is turning into a toxic sink. In many ways, this is the perfect
place to investigate the future health of our planet — a
future conditional on how we cope with the spread of toxic pollution.
The image that most people have of the polar region — of
a pristine unspoiled wilderness — is far from accurate.
Five hundred miles south of Iqaluit is a small settlement of only
600 people. It's the home of the region's first trace metal analytical
laboratory. This is where biologists, using highly sophisticated
instruments, study nearly 1,000 animal specimens each year. Incredibly,
they show rising levels of the world's most hazardous chemicals — DDT,
PCBs, dioxins, and mercury.
In a phenomenon scientists call the grasshopper effect, toxic
pollutants released thousands of miles to the south evaporate in
the warm climate. They then ride the winds until they reach the
cold air of the Arctic, where they eventually fall to the earth.
It doesn't take long for the Caribou to feed upon the tainted
moss and shrubs of the tundra. And in the sea, fish feed upon toxic
plankton, which are then eaten by seals and polar bears. And polar
bears are not the only ones at the top of the food chain.
Barney Kovic and his 13-year-old nephew Virgil are hunting seal.
They will be on the water for about twelve hours. The sea ice is
not completely broken up so the boat must maneuver slowly through
Barney and Virgil are searching for ringed seals, one of the most
abundant sea mammals in the polar region. Here in the arctic, hunting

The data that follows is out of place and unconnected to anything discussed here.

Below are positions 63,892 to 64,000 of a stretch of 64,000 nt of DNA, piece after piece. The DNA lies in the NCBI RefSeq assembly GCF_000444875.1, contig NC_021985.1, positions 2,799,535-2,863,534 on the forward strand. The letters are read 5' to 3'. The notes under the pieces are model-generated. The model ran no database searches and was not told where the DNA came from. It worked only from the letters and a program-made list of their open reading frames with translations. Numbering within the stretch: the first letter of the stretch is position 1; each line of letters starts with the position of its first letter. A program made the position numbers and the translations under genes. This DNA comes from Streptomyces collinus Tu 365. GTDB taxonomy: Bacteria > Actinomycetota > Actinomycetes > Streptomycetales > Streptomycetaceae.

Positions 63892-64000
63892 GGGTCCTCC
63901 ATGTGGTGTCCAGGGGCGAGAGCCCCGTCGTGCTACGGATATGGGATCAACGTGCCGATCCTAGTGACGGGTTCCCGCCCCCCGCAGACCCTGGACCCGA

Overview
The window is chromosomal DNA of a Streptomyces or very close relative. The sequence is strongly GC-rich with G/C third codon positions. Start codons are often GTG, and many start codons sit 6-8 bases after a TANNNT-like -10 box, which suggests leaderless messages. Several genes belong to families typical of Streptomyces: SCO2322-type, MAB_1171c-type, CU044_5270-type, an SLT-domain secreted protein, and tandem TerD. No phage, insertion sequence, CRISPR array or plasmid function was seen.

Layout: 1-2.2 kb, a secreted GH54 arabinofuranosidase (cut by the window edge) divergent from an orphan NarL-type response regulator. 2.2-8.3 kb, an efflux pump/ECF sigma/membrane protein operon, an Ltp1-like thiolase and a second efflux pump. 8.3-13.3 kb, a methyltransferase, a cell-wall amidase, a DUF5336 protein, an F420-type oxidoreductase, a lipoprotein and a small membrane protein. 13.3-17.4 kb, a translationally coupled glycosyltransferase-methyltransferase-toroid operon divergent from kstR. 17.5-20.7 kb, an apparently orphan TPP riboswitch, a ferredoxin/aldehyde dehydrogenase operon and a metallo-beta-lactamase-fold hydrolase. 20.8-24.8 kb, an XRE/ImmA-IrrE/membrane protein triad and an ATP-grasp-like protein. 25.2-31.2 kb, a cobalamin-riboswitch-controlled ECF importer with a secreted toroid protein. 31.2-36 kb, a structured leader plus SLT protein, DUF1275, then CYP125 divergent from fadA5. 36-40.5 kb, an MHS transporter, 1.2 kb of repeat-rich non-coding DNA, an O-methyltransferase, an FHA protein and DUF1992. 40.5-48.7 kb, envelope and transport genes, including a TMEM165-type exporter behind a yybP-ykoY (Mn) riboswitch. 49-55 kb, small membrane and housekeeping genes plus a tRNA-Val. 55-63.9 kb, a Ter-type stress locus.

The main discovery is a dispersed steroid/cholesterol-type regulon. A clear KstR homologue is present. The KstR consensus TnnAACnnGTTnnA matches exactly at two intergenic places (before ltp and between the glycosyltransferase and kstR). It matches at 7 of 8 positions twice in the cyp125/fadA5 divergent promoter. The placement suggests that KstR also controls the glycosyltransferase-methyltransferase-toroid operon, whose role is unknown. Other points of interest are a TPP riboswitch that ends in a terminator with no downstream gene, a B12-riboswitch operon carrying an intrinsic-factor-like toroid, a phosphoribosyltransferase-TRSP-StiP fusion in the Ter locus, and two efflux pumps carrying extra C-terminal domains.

is far more than a sport. It's a necessity because the meat provides
as much as 65 percent of the protein in the Inuit diet and most
families simply can't afford the high cost of store-bought food.
The Inuit — who have contributed
almost nothing to the contamination of their land — remain
It was only fifty years ago that the Inuit followed a more nomadic
existence. Life was never easy for those who braved the harsh polar
climate. The Inuits never-ending pursuit of food was a matter of
survival. And for thousands of years, the sea was the Inuit's greatest
source of sustenance. Seal hunting was an essential part of their
culture. The hunt was also a learning experience — a skill
handed down from generation to generation.
Barney and Virgil have been out for almost seven hours. They finally
spot a ringed seal. The first shot misses. The seal dives but Barney
knows it can only stay underwater for a few minutes before coming
up for air. He anticipates where the seal will rise and hopes that
it's within range. When the seal appears, Barney signals for the
boat to maneuver closer. This time he does not miss — his
patience is finally rewarded.
This one seal will feed Barney's extended family for a week. But
recent studies show that Inuits have some of the world's highest
levels of toxic chemicals in their bodies. The discovery of toxic
pollutants in the food supply has put 155,000 Inuit's on the brink
of a public health disaster.
For now, the Inuit — who have contributed almost nothing
to the contamination of their land — remain unintentional
victims. Their only hope is that communities to the south find
ways to halt the spread of toxic pollution.